How Steven Spielberg Scored A Lucrative Percentage Of "Star Wars" Off A Desperate George Lucas

By on May 6, 2024 in ArticlesCelebrity News

Out of all the celebrity billionaires on the planet, George Lucas is the richest. As you probably know, George became exceptionally rich thanks to "Star Wars." He created the characters, wrote the screenplay, and directed the 1977 debut film. What you may not know is that George owes his entire $8 billion fortune to one risky bet he placed back in 1973.

Long story short, instead of accepting the $500 thousand director's fee he was entitled to at that point, George told 20th Century Fox that he would direct what became "Star Wars" for $150,000 but, in exchange, he would own 100% of all Star Wars merchandise and intellectual property rights. That meant any time a Star Wars toy of film sequel was created, the profits went to George, not Fox. It's easily the best business deal in Hollywood history. In 2012, George sold the rights to Star Wars to Disney for $4 billion.

As crazy as this sounds, Star Wars didn't always seem like a sure bet. In fact, production of the first Star Wars movie was such a disaster that at one especially dark point, a hopeless George Lucas went to his good buddy Steven Spielberg for help. What transpired next would turn out to be one of the greatest bets ever made in history. A bet that still, to this day, earns Spielberg millions upon millions of dollars for a movie he had absolutely nothing to do with.


Right from the get-go, Star Wars seemed destined for failure. After just one week of filming on location in the deserts of Tunisia, Lucas was already well behind his original production schedule thanks to several on-set problems and breakdowns. What happened?

First of all, Tunusia is supposed to be a desert 80% of the year, yet somehow the set was devastated by a rare April rainstorm during the first week of photography. Secondly, throughout the entire production, the film continuously suffered from a variety of malfunctioning electronics, broken props, and crew injuries. Eventually, the production moved to a studio in England where the British crew had little interest in making what they considered a dumb children's movie. Nearly every actor involved in the project, including Harrison Ford, was convinced that Star Wars would a complete and utter failure.

Furthermore, Lucas clashed with the film's editors, costume designers, studio executives, and technical advisors over nearly all of the post-production elements of the movie. He was so disgusted by one of the final cuts that the movie's official release date had to be delayed from Christmas 1976 to summer 1977; this move caused the budget to swell 40%.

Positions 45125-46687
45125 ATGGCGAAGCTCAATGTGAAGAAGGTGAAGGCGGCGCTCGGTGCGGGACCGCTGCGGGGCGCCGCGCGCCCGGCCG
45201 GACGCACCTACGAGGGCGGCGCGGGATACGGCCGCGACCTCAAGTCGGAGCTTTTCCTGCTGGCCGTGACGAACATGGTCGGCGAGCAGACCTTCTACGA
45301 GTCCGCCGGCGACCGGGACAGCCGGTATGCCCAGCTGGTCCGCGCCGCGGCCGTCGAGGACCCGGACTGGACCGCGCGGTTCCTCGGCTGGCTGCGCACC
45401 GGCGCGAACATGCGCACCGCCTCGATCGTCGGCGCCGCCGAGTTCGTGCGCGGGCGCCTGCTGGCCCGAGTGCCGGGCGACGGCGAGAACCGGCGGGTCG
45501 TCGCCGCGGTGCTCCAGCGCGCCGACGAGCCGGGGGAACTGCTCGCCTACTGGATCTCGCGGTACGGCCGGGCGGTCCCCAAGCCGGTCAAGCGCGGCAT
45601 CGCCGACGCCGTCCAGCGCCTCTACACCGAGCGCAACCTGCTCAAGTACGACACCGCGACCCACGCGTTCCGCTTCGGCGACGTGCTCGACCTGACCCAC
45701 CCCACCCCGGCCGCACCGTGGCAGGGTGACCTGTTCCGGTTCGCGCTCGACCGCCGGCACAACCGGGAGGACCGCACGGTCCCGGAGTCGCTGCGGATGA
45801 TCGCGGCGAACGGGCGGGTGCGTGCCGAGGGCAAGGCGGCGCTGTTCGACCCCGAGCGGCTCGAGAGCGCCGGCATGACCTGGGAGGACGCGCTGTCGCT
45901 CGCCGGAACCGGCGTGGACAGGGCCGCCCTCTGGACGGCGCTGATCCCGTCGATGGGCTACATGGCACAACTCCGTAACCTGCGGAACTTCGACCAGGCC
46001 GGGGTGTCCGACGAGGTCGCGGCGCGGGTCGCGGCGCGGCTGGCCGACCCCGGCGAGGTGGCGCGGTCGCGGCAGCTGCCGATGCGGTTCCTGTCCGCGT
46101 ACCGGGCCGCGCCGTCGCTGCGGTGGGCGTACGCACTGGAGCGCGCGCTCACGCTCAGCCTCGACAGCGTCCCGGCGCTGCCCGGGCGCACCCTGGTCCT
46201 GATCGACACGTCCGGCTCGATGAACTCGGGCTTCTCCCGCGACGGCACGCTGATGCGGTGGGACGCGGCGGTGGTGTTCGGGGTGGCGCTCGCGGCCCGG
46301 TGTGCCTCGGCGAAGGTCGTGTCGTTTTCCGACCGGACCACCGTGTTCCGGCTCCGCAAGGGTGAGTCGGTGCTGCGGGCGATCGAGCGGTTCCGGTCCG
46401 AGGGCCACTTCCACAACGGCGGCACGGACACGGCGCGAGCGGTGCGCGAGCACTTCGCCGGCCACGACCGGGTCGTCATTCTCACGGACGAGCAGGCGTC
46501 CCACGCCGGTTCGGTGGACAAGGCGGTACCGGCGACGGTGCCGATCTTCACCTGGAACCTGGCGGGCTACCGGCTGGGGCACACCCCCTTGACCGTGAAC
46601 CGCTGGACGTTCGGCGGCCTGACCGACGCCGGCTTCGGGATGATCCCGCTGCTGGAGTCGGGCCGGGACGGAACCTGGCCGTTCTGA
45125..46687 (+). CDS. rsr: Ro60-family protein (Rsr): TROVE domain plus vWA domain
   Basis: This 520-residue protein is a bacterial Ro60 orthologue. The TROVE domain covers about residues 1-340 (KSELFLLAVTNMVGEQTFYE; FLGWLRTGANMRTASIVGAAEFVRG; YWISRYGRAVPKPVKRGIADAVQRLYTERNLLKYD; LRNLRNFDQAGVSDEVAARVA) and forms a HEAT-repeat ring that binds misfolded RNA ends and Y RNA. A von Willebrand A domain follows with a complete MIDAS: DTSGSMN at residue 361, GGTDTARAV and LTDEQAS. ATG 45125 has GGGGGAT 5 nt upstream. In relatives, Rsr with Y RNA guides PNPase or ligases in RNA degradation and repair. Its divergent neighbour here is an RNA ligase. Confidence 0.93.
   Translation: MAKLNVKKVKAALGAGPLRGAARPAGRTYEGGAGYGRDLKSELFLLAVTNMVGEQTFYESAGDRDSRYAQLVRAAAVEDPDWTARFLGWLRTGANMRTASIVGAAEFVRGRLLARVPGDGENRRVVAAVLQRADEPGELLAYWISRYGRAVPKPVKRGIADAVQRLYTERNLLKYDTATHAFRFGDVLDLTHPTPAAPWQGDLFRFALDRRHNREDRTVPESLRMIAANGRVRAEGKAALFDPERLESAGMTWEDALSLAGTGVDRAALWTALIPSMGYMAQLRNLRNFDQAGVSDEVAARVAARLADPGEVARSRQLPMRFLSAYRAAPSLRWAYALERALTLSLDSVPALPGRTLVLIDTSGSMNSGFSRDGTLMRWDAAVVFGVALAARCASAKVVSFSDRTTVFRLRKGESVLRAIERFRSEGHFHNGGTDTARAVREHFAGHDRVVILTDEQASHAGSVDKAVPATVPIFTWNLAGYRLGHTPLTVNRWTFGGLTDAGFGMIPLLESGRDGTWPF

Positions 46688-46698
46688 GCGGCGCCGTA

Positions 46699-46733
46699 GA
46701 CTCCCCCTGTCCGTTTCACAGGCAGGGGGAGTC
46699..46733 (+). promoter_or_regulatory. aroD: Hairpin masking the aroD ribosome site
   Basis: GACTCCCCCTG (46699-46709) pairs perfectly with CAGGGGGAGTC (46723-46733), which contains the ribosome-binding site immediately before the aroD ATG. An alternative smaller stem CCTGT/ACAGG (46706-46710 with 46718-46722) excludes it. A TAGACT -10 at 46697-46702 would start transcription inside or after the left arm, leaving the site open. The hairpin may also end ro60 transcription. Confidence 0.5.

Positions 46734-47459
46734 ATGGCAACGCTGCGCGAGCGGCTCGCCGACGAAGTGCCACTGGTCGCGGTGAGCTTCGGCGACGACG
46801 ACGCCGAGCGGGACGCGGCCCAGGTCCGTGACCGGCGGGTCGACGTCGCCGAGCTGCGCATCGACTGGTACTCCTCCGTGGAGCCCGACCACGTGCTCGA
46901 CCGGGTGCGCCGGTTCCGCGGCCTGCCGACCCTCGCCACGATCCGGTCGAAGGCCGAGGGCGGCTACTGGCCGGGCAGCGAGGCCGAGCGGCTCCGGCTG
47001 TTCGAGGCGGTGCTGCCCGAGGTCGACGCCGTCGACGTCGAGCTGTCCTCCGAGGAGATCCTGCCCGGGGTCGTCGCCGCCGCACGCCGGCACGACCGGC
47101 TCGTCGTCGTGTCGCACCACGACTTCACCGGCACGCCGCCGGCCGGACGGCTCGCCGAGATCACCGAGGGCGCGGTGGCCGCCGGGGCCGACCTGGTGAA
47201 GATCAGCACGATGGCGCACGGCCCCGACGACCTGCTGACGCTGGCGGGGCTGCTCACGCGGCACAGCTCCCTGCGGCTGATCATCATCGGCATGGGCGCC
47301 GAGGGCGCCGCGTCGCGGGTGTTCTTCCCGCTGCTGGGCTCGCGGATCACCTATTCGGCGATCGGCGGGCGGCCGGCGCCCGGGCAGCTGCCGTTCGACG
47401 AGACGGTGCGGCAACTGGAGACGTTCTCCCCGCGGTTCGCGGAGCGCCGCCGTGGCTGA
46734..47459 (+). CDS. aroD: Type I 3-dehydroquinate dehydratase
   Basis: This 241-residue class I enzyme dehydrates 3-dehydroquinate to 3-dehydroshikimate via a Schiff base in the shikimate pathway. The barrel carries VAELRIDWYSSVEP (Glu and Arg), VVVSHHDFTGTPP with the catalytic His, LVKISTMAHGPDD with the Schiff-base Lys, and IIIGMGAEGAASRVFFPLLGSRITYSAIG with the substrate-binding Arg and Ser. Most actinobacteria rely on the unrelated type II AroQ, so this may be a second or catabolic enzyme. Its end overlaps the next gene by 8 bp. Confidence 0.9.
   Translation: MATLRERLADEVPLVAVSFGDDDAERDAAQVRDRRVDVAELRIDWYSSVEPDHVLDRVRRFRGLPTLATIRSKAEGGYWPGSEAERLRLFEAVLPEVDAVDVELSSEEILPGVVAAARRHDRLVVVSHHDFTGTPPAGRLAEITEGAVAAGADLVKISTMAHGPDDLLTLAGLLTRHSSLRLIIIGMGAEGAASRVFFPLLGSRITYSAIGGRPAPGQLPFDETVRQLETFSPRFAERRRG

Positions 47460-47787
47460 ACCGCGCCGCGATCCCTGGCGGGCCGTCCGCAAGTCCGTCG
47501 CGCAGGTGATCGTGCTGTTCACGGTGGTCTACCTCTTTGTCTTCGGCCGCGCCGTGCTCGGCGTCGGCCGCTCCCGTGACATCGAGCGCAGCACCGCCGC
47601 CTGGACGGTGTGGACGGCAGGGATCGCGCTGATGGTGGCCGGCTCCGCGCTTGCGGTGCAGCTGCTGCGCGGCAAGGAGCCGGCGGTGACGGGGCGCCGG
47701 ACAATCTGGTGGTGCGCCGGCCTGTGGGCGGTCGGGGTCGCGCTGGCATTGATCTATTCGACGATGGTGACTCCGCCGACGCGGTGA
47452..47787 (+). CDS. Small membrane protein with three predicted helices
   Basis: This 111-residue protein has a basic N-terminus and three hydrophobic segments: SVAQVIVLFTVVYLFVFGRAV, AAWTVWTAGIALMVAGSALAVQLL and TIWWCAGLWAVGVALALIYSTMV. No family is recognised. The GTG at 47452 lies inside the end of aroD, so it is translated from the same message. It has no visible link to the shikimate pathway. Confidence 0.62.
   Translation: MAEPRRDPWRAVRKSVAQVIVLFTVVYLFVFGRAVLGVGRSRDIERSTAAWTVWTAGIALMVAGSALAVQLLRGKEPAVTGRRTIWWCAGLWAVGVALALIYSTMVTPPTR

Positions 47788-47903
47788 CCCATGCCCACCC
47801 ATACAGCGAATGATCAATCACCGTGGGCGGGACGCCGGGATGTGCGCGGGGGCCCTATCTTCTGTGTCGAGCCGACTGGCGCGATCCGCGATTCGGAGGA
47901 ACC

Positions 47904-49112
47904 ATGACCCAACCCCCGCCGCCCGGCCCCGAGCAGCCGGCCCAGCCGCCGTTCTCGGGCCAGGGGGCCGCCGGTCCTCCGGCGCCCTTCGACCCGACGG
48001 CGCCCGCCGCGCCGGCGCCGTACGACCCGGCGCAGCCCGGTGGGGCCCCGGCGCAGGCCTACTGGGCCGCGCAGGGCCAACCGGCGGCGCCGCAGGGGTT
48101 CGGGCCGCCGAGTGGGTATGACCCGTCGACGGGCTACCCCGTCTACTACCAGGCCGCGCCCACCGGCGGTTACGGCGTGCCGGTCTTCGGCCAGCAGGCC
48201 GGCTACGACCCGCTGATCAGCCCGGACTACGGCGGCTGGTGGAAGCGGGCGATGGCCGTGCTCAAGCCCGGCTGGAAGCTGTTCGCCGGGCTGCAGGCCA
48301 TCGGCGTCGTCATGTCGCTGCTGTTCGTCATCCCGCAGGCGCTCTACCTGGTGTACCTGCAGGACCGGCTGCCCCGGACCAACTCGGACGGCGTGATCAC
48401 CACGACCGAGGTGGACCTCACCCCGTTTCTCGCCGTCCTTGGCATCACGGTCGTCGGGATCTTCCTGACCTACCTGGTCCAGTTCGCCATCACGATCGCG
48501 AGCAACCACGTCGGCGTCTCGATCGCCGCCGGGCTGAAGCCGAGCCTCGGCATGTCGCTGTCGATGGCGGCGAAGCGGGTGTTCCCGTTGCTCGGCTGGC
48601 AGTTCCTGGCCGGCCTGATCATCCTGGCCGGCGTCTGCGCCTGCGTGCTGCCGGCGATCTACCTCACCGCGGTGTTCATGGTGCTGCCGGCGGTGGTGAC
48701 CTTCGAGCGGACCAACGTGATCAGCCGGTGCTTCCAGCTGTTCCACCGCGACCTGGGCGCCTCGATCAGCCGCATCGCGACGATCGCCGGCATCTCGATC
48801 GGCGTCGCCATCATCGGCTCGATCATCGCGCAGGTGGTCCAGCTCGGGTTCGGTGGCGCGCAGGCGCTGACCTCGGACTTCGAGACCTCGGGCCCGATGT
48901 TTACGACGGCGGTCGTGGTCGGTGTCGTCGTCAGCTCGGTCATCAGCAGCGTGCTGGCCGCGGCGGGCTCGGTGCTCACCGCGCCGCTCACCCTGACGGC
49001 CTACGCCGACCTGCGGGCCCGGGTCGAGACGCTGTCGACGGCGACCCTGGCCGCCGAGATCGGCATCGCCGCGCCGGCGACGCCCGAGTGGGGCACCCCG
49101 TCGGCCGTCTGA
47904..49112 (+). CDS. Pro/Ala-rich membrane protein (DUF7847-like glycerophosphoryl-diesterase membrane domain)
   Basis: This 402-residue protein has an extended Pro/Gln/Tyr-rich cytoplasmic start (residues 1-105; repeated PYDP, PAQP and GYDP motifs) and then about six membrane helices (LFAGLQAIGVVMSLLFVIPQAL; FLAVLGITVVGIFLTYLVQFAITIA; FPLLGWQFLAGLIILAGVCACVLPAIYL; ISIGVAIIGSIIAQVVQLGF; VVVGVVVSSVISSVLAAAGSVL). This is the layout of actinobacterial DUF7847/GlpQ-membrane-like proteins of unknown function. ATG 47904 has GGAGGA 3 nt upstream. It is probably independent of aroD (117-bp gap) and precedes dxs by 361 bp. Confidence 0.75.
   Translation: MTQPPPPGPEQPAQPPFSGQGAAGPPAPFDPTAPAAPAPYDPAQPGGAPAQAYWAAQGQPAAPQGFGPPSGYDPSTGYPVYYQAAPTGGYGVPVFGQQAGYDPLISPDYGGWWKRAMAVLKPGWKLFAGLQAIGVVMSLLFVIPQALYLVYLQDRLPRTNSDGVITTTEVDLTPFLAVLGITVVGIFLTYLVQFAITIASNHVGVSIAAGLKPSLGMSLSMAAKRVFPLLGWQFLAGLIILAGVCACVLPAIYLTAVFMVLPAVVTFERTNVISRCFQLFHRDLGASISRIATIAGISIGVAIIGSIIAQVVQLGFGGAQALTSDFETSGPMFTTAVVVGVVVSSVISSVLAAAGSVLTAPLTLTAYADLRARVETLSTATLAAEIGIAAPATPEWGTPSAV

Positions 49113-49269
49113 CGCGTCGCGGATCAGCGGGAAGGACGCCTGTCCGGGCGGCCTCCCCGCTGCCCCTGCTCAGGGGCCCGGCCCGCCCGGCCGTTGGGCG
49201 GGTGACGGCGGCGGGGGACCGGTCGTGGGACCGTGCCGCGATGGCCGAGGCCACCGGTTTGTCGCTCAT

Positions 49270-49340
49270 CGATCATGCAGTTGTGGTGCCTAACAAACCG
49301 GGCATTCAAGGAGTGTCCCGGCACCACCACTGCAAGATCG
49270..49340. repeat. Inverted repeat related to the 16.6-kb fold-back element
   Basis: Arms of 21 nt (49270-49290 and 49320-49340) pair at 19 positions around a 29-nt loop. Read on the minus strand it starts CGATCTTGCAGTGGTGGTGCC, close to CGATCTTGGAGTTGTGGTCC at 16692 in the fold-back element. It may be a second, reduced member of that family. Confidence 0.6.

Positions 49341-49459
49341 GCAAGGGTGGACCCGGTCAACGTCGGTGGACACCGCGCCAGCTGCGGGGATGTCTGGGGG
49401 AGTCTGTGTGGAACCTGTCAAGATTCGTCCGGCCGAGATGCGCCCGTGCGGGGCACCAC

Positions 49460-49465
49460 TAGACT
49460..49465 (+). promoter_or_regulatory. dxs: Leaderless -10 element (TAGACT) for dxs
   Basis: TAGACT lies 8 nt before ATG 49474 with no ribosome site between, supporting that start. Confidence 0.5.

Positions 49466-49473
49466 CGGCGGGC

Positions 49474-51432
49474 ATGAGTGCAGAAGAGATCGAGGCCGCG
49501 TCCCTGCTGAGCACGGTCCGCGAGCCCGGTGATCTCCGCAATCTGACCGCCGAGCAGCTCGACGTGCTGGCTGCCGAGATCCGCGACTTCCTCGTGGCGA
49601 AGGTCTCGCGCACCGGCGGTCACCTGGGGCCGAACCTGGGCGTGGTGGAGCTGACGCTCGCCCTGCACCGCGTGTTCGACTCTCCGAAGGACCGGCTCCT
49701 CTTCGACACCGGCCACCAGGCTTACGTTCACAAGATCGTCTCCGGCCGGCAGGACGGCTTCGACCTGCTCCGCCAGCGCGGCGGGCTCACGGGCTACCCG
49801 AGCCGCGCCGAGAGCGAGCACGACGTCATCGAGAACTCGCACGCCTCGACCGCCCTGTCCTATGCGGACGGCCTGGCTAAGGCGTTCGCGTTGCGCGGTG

George was close to having a nervous breakdown over the fact that the final version of the movie was not living up to his original vision. To make matters worse, the star of the film, Mark Hamill was involved in a serious car accident that scarred his face so badly that all re-shoots were impossible.

Throughout the entire process, George often appeared severely depressed and was even diagnosed with hypertension from all the stress. Interestingly, several of the Fox executives actually loved what started to come together towards the middle of 1977. One Fox exec told Lucas that Star Wars was going to be "the biggest hit ever made." To which George replied:

"Oh, no. It won't make more than $15 million."

At the peak of his post-production depression, George decided to take a weekend trip to the Mobile, Alabama, set of Steven Spielberg's film "Close Encounters of the Third Kind." The weekend was meant to clear his head and help him regain some confidence. Unfortunately, the visit had the exact opposite effect. As Spielberg would later recall:

"George came back from Star Wars a nervous wreck. He didn't feel Star Wars came up to the vision he initially had. He felt he had just made this little kids' movie. He came to Mobile, Alabama, where I was shooting Close Encounters on this humongous set, and hung out with me for a couple of days. He said, 'Oh my God, your movie is going to be so much more successful than Star Wars. This is gonna be the biggest hit of all time'."

At this point, a very desperate George Lucas made a fateful bet. Again, in Spielberg's own words:

"He said, 'You want to trade some points? I'll give you two and a half percent of Star Wars if you give me two and a half per cent of Close Encounters.' I said, 'Sure, I'll gamble with that, great.'"

So, who ended up on top in this bet? Close Encounters was a big hit in its own right, going on to earn $300 million.

By the end of 1978, Star Wars' worldwide box office receipts totaled $500 million, earning Spielberg a nice little $12.5 million bonus. That's the same as earning around $70 million in inflation-adjusted dollars. Even decades years later, that fateful bet is still putting millions of dollars into Steven Spielberg's bank account.

"Close Encounters made so much money and rescued Columbia from bankruptcy. It was the most money I ever made, but it was a meager success story. Star Wars was a phenomenon, and I was the happy beneficiary of a couple of points from that movie, which I am still seeing money on today."

What's the lesson here? Maybe it's as simple as always supporting your friends in their time of need. You never know how karma might come back in your favor!

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